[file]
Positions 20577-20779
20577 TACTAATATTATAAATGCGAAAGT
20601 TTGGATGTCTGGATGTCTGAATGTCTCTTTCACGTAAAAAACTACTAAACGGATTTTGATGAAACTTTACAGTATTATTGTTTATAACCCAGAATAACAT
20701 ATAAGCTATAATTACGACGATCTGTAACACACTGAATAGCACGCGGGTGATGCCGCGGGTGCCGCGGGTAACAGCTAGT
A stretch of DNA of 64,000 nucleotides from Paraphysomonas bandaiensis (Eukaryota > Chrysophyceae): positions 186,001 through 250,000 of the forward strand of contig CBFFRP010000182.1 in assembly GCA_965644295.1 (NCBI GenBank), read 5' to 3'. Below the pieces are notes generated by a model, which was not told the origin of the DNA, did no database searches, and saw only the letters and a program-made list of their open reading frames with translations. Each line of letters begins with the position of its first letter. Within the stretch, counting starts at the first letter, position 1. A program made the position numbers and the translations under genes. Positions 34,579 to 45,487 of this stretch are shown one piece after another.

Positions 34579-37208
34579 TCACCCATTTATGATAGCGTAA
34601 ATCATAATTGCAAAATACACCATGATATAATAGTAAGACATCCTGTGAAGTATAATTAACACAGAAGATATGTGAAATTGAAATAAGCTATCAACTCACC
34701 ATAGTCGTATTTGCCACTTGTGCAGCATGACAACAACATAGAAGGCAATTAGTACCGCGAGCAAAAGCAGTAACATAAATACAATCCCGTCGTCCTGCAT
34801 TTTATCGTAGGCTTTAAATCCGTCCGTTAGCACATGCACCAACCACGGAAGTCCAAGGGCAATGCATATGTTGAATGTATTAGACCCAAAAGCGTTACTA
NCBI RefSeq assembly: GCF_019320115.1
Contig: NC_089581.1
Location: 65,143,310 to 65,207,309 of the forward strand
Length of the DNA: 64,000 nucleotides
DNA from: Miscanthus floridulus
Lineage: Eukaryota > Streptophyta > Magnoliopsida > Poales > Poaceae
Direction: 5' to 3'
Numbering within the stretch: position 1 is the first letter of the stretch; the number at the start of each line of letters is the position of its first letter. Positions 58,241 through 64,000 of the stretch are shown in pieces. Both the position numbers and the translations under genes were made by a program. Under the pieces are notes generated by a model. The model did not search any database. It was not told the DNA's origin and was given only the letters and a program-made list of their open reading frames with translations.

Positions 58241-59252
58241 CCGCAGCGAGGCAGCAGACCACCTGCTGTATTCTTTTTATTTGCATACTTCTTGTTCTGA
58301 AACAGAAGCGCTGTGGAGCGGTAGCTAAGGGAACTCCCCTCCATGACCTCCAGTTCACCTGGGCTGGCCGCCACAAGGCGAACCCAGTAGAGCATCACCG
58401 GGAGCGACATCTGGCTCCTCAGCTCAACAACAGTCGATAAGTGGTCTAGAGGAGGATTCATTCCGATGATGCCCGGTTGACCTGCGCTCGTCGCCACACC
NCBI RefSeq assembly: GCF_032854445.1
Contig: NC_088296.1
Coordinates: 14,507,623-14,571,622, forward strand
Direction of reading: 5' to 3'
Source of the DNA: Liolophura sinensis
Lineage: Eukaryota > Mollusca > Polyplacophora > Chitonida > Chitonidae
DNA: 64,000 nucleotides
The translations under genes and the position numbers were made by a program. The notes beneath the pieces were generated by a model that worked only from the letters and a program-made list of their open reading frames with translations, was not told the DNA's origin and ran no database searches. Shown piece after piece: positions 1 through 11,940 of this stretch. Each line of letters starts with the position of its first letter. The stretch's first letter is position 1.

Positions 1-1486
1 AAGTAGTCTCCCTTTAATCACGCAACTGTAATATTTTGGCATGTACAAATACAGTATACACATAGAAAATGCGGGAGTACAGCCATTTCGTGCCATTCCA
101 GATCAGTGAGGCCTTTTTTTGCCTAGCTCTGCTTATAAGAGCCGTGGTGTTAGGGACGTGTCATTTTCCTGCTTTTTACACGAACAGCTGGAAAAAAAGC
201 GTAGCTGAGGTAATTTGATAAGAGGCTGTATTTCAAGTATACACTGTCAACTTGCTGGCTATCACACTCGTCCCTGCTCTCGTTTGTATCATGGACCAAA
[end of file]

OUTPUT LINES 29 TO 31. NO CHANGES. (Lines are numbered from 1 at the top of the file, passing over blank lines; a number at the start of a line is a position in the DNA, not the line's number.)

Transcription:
DNA: 64,000 nucleotides
The translations under genes and the position numbers were made by a program. The notes beneath the pieces were generated by a model that worked only from the letters and a program-made list of their open reading frames with translations, was not told the DNA's origin and ran no database searches. Shown piece after piece: positions 1 through 11,940 of this stretch. Each line of letters starts with the position of its first letter. The stretch's first letter is position 1.

Positions 1-1486